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Posted by Ezra Klein
January 12, 2013 at 3:32 pm

The Treasury Department will not mint a trillion-dollar platinum coin to get around the debt ceiling. If they did, the Federal Reserve would not accept it.

That’s the bottom line of the statement that Anthony Coley, a spokesman for the Treasury Department, gave me today. “Neither the Treasury Department nor the Federal Reserve believes that the law can or should be used to facilitate the production of platinum coins for the purpose of avoiding an increase in the debt limit,” he said.

The inclusion of the Federal Reserve is significant. For the platinum coin idea to work, the Federal Reserve would have to treat it as a legal way for the Treasury Department to create currency. If they don’t believe it’s legal and would not credit the Treasury Department’s deposit, the platinum coin would be worthless.

The idea of minting a platinum coin to invalidate the debt ceiling comes from a few key sentences tacked onto the 1997 Omnibus Consolidated Appropriations Act. “Notwithstanding any other provision of law,” it reads, “the Secretary of the Treasury may mint and issue platinum coins in such quantity and of such variety as the Secretary determines to be appropriate.”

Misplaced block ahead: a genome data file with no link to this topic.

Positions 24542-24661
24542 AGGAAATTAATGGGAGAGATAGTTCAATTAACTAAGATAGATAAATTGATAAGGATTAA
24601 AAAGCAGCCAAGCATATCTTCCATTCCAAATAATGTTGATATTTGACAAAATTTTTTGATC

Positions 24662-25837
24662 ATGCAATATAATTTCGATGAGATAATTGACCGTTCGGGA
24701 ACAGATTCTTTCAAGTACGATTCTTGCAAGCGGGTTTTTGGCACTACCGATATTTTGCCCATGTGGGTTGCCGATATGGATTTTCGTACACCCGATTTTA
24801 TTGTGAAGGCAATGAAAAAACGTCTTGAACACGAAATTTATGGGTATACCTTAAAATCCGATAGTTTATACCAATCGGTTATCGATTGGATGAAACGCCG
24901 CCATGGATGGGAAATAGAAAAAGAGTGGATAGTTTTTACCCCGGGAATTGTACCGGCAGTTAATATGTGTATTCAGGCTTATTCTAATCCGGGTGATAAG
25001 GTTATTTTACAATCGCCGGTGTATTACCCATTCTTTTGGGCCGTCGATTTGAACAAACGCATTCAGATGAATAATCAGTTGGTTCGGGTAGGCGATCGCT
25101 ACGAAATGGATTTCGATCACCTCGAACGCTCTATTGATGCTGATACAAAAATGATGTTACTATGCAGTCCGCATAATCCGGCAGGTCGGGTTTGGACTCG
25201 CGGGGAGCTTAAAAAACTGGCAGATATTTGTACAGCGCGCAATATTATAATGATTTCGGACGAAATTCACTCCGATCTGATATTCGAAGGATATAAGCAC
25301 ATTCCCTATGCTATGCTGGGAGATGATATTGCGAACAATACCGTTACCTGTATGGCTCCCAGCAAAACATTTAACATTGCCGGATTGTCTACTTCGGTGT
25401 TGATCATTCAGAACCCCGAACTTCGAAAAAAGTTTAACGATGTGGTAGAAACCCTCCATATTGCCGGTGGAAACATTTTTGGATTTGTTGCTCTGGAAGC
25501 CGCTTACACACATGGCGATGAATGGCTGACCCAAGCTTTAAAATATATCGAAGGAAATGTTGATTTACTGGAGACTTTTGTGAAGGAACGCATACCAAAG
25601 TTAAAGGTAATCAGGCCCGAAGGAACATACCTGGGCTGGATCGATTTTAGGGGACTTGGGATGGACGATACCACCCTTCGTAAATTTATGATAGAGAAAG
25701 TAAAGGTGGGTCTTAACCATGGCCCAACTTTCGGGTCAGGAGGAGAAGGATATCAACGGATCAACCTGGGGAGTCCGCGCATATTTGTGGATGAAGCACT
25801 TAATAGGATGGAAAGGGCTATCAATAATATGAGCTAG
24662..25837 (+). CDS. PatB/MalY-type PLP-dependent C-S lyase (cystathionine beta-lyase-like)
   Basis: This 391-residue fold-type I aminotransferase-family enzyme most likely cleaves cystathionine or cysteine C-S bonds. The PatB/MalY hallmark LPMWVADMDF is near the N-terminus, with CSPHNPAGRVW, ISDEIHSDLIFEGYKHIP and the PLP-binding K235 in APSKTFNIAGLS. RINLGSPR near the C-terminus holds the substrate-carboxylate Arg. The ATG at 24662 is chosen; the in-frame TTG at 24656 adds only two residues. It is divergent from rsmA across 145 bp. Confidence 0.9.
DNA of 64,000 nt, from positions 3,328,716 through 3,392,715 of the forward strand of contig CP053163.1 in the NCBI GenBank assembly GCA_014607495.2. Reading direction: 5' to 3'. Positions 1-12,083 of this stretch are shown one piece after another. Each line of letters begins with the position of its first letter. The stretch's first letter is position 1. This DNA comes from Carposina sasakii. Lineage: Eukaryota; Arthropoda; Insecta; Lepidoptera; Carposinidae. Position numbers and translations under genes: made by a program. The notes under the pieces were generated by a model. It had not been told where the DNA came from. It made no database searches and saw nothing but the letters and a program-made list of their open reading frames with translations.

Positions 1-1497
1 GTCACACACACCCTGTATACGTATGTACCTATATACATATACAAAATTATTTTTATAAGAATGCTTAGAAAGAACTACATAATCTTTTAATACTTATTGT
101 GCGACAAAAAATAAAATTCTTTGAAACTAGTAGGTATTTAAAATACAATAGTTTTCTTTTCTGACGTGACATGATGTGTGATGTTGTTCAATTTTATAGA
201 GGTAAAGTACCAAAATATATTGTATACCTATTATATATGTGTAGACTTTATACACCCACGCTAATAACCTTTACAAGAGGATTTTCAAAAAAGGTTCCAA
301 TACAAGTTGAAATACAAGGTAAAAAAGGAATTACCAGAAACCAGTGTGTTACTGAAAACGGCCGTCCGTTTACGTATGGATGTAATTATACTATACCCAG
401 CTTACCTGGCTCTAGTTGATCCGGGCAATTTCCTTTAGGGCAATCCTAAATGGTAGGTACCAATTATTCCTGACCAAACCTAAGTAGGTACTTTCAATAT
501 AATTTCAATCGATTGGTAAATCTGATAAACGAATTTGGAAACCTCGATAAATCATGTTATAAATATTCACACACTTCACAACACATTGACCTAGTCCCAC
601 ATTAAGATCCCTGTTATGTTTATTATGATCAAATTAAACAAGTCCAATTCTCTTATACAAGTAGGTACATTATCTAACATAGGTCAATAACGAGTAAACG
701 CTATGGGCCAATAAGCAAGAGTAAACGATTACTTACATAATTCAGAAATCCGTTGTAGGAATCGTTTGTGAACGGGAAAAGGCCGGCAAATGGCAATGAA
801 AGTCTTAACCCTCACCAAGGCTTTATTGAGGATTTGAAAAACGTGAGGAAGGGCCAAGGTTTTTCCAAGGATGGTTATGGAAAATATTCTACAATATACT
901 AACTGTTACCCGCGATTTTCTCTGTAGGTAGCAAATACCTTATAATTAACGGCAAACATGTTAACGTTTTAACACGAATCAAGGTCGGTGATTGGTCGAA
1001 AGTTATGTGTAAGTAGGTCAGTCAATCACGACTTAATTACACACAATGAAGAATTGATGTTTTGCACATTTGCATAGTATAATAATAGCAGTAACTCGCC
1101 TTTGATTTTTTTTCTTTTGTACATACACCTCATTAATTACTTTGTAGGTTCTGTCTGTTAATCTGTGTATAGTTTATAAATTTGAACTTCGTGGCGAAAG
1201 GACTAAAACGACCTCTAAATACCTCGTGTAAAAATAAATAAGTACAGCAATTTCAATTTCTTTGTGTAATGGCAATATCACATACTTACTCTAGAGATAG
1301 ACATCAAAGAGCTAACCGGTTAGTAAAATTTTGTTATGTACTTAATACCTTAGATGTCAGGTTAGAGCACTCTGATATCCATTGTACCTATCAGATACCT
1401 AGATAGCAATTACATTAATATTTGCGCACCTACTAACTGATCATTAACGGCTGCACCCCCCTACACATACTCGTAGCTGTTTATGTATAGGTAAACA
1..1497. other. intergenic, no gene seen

The author of those sentences was Mike Castle, a Republican congressman from Delaware. The intent was to help coin collectors who wanted the Treasury Department to mint cheaper platinum coins. “People couldn’t afford the $600 investment, so they wanted the flexibility to put in smaller coinage so that people could collect them,” Castle told Wonkblog this month. But in giving the Treasury Department the flexibility to mint platinum coins of little value, Castle accidentally gave them the flexibility to mint platinum coins of unlimited value. “That was never the intent of anything that I drafted or that anyone who worked with me drafted,” Castle continued.

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